Yesterday, the same day I wrote about California’s dire 3-year drought, California Gov. Edmund G. Brown Jr. laid out the state’s plan regarding the water shortage in his annual State of the State address to the California legislature. It’s not the governor’s job to provide exhaustive detail here, and he doesn’t. The drought got about 15 of the speech’s 130 lines.
Here’s the part of the address about the drought:
Among all our uncertainties, weather is one of the most basic. We can’t control it. We can only live with it, and now we have to live with a very serious drought of uncertain duration.
Right now, it is imperative that we do everything possible to mitigate the effects of the drought. I have convened an Interagency Drought Task Force and declared a State of Emergency. We need everyone in every part of the state to conserve water. We need regulators to rebalance water rules and enable voluntary transfers of water and we must prepare for forest fires. As the State Water Action Plan lays out, water recycling, expanded storage and serious groundwater management must all be part of the mix. So too must be investments in safe drinking water, particularly in disadvantaged communities. We also need wetlands and watershed restoration and further progress on the Bay Delta Conservation Plan.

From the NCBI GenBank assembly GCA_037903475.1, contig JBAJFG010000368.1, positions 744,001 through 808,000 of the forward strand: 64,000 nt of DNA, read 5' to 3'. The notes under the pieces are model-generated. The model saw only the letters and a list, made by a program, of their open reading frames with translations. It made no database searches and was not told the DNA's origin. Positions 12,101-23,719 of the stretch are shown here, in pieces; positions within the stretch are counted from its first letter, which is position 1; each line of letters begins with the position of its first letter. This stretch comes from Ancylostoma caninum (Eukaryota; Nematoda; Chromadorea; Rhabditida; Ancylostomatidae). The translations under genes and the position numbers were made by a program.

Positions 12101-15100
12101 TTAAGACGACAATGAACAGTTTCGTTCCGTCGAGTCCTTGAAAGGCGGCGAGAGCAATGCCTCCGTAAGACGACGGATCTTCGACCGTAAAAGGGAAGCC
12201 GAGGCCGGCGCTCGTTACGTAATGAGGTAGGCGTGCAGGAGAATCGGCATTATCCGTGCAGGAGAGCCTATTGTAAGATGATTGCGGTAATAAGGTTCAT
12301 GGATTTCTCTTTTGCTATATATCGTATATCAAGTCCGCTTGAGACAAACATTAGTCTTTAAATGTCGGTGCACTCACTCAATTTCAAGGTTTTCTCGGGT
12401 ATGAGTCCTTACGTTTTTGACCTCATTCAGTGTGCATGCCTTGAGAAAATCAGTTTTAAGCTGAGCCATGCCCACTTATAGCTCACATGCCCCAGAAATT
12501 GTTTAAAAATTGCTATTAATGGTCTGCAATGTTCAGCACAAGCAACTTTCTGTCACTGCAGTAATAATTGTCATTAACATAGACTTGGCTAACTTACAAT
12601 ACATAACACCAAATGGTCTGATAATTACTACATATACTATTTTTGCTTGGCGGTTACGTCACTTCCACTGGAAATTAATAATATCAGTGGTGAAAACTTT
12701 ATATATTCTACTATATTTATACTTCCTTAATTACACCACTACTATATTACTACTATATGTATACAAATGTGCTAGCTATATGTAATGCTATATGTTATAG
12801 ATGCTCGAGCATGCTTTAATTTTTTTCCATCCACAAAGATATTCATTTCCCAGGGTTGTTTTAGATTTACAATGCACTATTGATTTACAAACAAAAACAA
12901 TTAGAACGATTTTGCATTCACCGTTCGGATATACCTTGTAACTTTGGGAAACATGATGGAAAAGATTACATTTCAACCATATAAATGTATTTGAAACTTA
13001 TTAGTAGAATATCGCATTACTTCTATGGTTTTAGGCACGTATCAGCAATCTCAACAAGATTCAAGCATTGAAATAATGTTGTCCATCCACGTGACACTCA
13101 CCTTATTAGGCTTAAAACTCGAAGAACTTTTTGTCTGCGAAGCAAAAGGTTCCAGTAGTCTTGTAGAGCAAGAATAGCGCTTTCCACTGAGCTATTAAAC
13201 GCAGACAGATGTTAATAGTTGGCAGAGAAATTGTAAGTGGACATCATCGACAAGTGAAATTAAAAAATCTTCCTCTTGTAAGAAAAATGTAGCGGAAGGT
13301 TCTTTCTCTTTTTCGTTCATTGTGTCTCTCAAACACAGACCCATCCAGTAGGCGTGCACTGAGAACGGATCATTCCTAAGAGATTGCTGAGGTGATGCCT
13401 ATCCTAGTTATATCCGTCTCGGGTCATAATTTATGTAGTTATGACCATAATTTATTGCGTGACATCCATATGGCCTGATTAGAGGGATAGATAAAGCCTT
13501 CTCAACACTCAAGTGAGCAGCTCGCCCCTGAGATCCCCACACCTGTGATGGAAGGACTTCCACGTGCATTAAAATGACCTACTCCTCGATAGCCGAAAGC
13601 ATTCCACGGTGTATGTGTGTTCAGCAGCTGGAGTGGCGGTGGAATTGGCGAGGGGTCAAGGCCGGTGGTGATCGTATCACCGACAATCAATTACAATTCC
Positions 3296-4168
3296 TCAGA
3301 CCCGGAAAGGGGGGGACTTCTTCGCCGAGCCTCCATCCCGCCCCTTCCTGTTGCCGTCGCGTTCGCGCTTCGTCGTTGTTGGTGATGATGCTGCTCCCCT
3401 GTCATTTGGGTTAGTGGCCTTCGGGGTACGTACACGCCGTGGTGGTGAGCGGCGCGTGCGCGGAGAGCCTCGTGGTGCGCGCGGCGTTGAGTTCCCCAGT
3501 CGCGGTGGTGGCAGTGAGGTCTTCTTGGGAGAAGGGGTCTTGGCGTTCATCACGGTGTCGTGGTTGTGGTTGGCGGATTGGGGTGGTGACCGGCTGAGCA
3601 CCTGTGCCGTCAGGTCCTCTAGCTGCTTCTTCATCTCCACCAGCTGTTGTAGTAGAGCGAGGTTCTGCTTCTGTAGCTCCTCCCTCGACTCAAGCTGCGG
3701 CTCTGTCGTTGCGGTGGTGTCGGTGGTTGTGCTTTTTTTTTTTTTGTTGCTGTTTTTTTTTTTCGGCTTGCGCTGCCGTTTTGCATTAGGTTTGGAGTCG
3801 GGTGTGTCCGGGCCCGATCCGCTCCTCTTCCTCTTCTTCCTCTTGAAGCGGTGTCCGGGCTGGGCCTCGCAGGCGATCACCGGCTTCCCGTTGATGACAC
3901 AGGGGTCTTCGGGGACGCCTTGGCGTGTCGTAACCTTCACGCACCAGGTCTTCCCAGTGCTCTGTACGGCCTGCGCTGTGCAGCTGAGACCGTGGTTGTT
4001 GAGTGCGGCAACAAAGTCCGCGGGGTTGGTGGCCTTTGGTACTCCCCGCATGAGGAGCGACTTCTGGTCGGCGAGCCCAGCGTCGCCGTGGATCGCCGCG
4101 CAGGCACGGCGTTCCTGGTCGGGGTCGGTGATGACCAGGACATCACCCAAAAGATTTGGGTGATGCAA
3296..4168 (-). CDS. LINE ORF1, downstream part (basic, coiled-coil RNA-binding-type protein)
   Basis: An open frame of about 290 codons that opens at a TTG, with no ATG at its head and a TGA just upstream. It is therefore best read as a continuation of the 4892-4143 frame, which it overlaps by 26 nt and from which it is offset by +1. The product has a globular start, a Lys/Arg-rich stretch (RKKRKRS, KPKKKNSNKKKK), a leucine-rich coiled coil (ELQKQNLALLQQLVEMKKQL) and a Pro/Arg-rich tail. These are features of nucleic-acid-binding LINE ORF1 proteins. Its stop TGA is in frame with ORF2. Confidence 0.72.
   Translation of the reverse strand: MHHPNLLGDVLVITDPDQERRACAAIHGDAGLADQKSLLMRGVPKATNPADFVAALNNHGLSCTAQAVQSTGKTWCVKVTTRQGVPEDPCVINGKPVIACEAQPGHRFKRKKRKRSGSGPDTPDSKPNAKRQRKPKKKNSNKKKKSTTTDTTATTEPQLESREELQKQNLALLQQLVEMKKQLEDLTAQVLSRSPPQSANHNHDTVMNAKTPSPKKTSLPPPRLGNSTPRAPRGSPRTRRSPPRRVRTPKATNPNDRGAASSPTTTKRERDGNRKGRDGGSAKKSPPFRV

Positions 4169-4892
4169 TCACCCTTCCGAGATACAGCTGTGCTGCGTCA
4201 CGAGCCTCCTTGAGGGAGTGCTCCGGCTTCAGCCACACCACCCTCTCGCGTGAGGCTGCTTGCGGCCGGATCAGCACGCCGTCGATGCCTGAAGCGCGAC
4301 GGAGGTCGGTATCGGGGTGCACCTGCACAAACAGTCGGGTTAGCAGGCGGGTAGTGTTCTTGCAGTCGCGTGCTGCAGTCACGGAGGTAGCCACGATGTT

It is a tall order.
But it is what we must do to get through this drought and prepare for the next.
We do not know how much our current problem derives from the build-up of heat-trapping gasses, but we can take this drought as a stark warning of things to come. The United Nations Panel on Climate Change says – with 95 percent confidence – that human beings are changing our climate. This means more droughts and more extreme weather events, and, in California, more forest fires and less snow pack.
UPDATE: California drought prompts first-ever “zero water allocation” – Los Angeles Times
Civilization Lost? California’s 500-Year Drought Potential (Jan. 22, 2014)